Air Force Space-Available Mail Will Take Longer to Get to Europe over the Holidays

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U.S. Air Force Airman 1st Class Aaron Oden, an 86th Mission Support Group Communications Squadron North Side Post Office postal specialist, pushes a cart of parcels at Ramstein Air Base, Germany, on July 27, 2017. (U.S. Air Force photo by Senior Airman Elizabeth Baker)
U.S. Air Force Airman 1st Class Aaron Oden, an 86th Mission Support Group Communications Squadron North Side Post Office postal specialist, pushes a cart of parcels at Ramstein Air Base, Germany, on July 27, 2017. (U.S. Air Force photo by Senior Airman Elizabeth Baker)

KAISERSLAUTERN, Germany -- Mom will have to knit that sweater a little earlier if she wants to send it by space-available mail from the States to an Air Force post office in Europe in time for the end-of-year holidays.

Starting Nov. 16, space-available mail sent from the U.S. to Air Force-serviced post offices in Germany, Belgium and the Netherlands will once again cross the Atlantic by boat, taking between a month and 45 days to arrive, U.S. Air Forces in Europe Air Postal Squadron officials said Tuesday.

Space-available -- or deferred -- mail costs less to ship to APO/FPO addresses overseas than priority and express mail services. It is moved by ground across the U.S. and, until last spring, was put in containers and shipped by boat across the ocean.

But even though space-available mail wasn't filling the shipping containers, the Air Force was still paying for a full container. So, since May, the USAFE Air Postal Squadron has been paying to transport space-available mail by commercial air from the U.S. to Europe along with more expensive priority and express mail, said Lt. Col. Derek Molloy, USAFE Air Postal Squadron commander.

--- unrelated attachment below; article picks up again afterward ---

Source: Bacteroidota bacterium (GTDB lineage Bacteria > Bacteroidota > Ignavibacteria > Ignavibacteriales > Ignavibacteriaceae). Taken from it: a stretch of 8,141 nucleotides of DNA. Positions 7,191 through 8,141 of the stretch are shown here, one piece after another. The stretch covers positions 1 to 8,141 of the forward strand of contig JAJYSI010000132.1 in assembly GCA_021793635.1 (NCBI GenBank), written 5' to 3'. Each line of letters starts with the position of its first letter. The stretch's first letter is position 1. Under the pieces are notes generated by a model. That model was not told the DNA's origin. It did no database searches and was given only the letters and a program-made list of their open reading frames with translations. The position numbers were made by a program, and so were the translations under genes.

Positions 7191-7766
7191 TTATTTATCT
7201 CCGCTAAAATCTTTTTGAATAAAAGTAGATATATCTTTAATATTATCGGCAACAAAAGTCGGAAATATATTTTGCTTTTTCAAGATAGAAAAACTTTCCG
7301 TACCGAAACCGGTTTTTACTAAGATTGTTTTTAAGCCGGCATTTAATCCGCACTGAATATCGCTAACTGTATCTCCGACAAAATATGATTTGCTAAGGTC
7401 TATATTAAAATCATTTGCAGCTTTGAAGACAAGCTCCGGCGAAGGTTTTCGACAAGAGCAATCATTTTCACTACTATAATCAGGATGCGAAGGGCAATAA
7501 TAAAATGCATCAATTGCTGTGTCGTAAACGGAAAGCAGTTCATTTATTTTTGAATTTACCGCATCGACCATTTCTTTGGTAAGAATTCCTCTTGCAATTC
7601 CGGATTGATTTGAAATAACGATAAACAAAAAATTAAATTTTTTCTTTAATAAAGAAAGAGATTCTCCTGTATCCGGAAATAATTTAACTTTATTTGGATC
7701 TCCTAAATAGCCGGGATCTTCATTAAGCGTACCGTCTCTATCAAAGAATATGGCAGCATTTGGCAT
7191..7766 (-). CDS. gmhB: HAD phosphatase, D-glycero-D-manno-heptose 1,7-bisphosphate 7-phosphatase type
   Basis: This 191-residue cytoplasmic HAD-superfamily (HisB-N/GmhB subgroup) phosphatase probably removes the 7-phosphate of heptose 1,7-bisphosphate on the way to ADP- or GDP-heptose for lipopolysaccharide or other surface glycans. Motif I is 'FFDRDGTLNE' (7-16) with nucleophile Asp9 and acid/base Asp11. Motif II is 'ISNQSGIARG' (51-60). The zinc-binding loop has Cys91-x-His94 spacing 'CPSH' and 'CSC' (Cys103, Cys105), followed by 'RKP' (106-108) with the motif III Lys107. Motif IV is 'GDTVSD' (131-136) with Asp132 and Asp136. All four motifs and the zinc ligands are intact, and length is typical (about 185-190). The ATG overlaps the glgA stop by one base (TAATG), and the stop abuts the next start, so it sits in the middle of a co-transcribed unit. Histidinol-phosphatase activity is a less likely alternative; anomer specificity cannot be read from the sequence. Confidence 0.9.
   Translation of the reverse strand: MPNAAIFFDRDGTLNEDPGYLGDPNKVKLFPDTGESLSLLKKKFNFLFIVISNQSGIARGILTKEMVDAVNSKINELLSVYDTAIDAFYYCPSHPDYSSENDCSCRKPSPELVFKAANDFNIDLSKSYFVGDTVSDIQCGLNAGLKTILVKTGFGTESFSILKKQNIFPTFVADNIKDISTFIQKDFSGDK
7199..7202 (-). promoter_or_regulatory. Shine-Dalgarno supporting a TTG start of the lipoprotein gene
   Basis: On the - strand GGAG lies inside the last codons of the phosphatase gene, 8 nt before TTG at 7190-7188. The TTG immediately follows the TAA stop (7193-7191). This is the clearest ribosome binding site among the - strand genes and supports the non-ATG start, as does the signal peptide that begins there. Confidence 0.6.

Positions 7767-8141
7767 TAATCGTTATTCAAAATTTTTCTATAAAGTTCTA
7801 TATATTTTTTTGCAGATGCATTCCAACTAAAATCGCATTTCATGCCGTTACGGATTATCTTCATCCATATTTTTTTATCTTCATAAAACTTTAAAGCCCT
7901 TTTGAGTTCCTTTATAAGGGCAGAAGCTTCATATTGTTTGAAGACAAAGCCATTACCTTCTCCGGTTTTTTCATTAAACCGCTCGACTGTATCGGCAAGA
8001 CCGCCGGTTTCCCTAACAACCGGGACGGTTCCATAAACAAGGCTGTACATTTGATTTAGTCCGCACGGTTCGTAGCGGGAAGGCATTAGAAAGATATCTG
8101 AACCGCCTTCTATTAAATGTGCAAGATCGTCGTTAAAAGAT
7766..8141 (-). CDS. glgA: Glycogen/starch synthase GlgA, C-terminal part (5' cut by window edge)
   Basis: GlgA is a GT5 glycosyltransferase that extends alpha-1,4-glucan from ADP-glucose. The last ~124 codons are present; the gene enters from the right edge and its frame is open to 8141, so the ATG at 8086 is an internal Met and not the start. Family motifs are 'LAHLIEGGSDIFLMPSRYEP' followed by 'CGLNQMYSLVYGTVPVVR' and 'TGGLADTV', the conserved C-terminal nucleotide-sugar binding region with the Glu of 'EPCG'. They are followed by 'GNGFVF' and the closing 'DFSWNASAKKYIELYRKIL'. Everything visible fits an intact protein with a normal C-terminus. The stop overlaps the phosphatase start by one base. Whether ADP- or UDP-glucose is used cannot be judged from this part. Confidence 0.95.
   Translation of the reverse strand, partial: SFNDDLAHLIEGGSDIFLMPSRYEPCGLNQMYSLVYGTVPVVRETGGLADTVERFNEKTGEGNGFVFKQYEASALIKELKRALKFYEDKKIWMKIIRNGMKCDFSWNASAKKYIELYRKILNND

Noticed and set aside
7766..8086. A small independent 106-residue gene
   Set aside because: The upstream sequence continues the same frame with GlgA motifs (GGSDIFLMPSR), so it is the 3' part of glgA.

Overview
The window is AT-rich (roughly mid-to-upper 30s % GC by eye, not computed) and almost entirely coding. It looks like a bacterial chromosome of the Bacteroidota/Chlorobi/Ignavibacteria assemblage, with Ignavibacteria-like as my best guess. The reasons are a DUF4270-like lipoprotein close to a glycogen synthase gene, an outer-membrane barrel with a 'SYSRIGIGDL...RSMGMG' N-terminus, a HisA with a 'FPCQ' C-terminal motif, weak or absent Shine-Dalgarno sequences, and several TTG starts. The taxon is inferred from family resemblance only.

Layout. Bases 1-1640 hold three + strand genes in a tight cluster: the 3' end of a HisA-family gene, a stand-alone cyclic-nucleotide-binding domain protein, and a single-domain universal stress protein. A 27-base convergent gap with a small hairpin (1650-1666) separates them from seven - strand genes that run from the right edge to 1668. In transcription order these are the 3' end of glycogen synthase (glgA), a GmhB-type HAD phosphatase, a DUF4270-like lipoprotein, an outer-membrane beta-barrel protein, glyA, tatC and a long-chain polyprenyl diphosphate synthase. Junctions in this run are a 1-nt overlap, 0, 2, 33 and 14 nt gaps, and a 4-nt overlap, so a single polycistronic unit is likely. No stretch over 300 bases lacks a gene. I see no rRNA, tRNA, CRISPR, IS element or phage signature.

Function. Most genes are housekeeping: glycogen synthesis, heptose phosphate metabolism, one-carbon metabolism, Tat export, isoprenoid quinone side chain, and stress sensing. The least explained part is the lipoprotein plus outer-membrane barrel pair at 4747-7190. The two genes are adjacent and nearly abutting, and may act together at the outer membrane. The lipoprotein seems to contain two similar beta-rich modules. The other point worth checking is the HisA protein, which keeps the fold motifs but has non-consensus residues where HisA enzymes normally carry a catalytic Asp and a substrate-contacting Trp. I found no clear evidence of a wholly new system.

"It ended up costing a little more, but not a whole lot more" to fly the mail over to Europe, Molloy said. As a result, "anything coming space available and priority was getting here around the same time."

But that's about to change, he said. With the added mail volume expected for the holidays, "We can fill the containers," he said.

That, and the fact that it "becomes prohibitively expensive" to use air transportation for all classes of mail during the holidays, mean the Air Force in Europe will go back to putting space-available mail on ships until the end of the holiday mailing season, around Jan. 15, Molloy said.

Bulky items exceeding 108 inches in length and girth combined are usually sent space-available.

"If somebody tries to order tires in December, it's going to take a long time," Molloy said, but most items that service members and their families order online from the States for the holidays probably won't be affected.

Items sent space-available via military mail from Europe to the States will continue to be shipped by air and then by ground once they arrive in the U.S., USAFE air postal squadron training manager Lionel Rivera said.

The Army flies all mail, no matter the class, and that is not expected to change during the holidays, said Ray Johnson, a spokesman for Army Installation Management Command-Europe.

— John Vandiver contributed to this story.

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